Midland Daily News February 21, 2006
A couple comments made by prominent people in the last month captured my attention. They made me think about freedom of speech
. From the beginning of our country, this freedom has been used to speak about slavery, prohibition, immigration, war, as well as many other issues..
The limits of this freedom are especially troublesome during times of war. Those in favor of the war want to limit this freedom so as to present a united American voice in the war. President Bush has favored this approach. Here are a couple other voices:
Harry Belafonte made the news last month when he “compared the Homeland Security Department to the Nazi Gestapo” (USA Today) and called President George W. Bush a terrorist.
Cindy Sheehan is a war protestor who spent weeks at
This t-shirt incident adds another dimension to freedom of speech. She was clearly arrested for the message on the shirt, even though she spoke no words and was not disruptive. The police violated her freedom, even though they apologized.
Sen. Barack Obama (D-Ill.) said on NBC's "Meet
the Press. In reference to Belafonte’s comment, " “I never use Nazi analogies because I
think that those were unique," But he added: "I think people are
rightly concerned that we strike the right balance between our concerns for
civil liberties and the uniform concern that all of us have about protecting
ourselves from terrorism." (
More than 200 years ago, Ben Franklin succinctly spoke to this same issue, , "Those who desire to give up freedom in order to gain security will not have, nor do they deserve, either one."
Sen. Hilary Clinton (D-NY) referred to the U.S. House of Representatives as the “plantation” of President Bush. The reference was quickly assailed by many on both sides of the political spectrum, saying it was racist or at least in poor taste. She made the remarks on Martin Luther King Day. Whether you agree with her choice of that word or not, what was she really saying? Was it a violation of freedom?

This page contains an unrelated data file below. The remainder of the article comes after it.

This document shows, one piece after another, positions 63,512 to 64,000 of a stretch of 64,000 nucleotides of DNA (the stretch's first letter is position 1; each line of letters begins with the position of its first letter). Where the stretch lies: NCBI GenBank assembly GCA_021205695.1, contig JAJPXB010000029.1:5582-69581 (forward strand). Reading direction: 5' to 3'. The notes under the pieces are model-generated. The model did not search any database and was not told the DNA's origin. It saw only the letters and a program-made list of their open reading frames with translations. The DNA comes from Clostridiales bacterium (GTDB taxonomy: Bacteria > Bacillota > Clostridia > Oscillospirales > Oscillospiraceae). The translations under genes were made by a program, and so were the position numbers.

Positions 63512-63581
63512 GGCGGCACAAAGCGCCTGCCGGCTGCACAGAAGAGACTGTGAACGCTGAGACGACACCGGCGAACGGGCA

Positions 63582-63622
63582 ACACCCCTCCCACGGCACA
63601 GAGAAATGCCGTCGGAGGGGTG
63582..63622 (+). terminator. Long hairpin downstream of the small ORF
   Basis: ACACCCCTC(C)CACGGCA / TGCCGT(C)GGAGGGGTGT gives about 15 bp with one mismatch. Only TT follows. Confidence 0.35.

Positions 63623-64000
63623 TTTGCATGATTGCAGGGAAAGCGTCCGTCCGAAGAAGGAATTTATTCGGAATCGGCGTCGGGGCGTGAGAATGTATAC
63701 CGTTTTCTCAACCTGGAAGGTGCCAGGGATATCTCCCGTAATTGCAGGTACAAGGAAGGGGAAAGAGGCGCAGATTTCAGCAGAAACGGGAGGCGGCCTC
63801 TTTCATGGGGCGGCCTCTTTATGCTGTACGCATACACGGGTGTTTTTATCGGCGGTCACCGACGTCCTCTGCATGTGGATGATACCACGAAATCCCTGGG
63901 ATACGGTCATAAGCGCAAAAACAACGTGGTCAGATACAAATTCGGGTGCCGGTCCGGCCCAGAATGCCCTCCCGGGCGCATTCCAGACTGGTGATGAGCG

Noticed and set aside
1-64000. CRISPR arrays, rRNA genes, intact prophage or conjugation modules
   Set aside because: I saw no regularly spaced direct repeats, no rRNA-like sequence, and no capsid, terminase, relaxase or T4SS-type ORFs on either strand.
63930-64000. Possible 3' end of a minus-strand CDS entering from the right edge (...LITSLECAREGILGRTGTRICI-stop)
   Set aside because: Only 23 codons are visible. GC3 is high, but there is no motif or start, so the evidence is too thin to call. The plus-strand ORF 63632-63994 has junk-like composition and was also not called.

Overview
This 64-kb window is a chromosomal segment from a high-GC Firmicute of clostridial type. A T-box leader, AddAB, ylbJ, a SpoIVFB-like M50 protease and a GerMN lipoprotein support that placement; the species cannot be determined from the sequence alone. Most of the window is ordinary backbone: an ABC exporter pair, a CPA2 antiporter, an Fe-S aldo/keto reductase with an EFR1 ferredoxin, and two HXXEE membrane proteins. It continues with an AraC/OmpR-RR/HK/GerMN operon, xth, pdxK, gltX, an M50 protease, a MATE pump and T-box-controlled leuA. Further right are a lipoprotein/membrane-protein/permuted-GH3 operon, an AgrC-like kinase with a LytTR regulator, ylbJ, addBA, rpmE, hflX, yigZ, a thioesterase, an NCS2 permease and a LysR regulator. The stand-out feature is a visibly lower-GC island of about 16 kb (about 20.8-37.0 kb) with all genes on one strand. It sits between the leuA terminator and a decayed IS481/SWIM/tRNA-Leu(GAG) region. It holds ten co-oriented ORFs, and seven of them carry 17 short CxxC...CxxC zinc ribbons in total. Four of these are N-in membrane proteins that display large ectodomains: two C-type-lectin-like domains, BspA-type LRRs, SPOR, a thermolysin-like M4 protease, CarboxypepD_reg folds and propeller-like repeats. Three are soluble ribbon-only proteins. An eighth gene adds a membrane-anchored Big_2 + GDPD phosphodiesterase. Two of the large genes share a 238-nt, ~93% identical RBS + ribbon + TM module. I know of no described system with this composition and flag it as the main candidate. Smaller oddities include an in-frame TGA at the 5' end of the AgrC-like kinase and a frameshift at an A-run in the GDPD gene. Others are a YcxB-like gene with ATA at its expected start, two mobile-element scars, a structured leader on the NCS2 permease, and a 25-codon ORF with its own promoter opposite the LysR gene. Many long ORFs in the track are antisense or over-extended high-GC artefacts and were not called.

A few years ago, Robert Novak reported in his column that a certain woman was a CIA operative. He refused to name his sources. Investigators sought out those who leaked that information. It led to the White House without definitive legal proof at this time.No one even suggested that his column was a violation of freedom (in this case, freedom of the press), but wasn’t he putting the operative and even the United States in danger?
There’s a famous document that
begins, “When in the course of human events …” The writers of that document
were of course the founders of our country, but it was written in defiance of
example is burning the
a hallmark quality of
Speaking, however, implies listening, a key component in the right to speak freely about anything and everything.
Leonard Pitts, in a recent column on a different but related matter, spoke to this issue: “There is, yes, a freedom of expression case to be made here. Also a word to be said for the need of tolerance in pluralistic societies. But I doubt if those most in needof hearing that case would be capable of understanding it.”
Let’s try harder to listen and undersand each other.